A University of South Carolina Upstate student with years of experience on the university’s staff may now find it a little easier to pursue her dream of becoming a nurse. Karen Thomas, who has worked on campus as an administrative assistant, was awarded the Zerno E. Martin Nursing Scholarship, which was named for a former senior vice president for the Spartanburg Regional Healthcare System who was a driving force behind the founding of USC Upstate.
In announcing the scholarship award, Katharine M. Gibb, dean of the Mary Black School of Nursing at USC Upstate, talked about Thomas’ long-standing service to the school, and praised her personality.
“Karen is an enthusiastic adult learner who has wanted to be a nurse for years but for many reasons put her dream on hold and has been completing the pre-requisites for nursing for the past few years,” Gibb said. “She is a wonderful role model and mentor for her classmates, especially the younger ones. Karen is an excellent student and well respected by all the faculty. She was a perfect choice” for the scholarship.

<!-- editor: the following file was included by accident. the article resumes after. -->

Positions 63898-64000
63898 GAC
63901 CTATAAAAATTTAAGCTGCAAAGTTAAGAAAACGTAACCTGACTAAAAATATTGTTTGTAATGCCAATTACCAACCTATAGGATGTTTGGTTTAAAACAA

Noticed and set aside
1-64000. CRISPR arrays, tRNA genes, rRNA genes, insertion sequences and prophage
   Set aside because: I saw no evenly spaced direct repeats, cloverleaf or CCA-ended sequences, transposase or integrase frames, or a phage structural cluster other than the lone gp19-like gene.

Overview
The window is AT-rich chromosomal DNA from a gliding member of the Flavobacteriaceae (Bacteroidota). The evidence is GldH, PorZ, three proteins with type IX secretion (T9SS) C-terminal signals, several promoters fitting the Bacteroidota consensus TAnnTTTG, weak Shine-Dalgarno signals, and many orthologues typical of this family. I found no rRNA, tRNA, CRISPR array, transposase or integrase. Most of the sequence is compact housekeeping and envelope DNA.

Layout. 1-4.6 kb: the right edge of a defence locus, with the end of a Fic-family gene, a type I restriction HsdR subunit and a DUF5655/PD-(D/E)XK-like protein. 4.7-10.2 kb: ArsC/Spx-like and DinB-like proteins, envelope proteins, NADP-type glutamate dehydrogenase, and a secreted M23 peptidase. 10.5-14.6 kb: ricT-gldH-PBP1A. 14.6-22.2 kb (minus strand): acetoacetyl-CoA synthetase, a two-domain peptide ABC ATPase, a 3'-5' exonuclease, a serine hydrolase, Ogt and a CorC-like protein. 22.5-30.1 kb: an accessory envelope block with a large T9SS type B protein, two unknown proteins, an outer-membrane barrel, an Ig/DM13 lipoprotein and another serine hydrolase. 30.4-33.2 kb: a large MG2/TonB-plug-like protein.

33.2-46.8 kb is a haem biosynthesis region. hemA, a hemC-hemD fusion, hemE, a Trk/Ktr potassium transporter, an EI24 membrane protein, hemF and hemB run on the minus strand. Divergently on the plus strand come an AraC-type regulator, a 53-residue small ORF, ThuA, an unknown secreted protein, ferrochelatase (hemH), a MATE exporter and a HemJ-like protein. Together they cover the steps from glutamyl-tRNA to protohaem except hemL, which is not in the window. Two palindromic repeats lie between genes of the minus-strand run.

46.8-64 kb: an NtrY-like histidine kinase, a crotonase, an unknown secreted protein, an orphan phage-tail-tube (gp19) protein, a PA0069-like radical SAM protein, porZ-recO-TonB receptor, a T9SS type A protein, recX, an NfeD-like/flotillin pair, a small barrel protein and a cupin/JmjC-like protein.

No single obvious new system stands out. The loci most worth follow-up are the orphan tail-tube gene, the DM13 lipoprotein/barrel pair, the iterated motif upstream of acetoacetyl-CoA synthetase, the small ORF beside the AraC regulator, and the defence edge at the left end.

Thomas, who has worked at the university for 17 years, said that becoming a nurse has been a longtime goal.
“I am a non-traditional student fulfilling a lifelong nursing dream,” she explained. “Words cannot express the joy and pride I feel to be enrolled. I consider myself truly privileged and honored to have this opportunity each and every day to be part of such an outstanding degree program.”
Eligibility for the scholarship includes being a full-time student at USC Upstate who is a declared nursing major, and who has been accepted to the Mary Black School of Nursing. Candidates must have a GPA of at least 3.0, and preference is given to students who will pursue employment with the Spartanburg Regional Healthcare System once they have passed the nursing board exams.
Martin, who died in January of 2016 at age 82, was a retired hospital administrator whose career with the Spartanburg Regional Healthcare System spanned a half-century. He was instrumental in the founding of USC Upstate in 1967 to avert a nursing shortage that was anticipated when Spartanburg General Hospital ended its training program for nurses. Martin, who was also a member of the USC Upstate Foundation Board of Directors, established his scholarship in 2011.
For more information, contact Bea Walters Smith, director of development & foundation scholarships, at 864-503-5235 or firstname.lastname@example.org.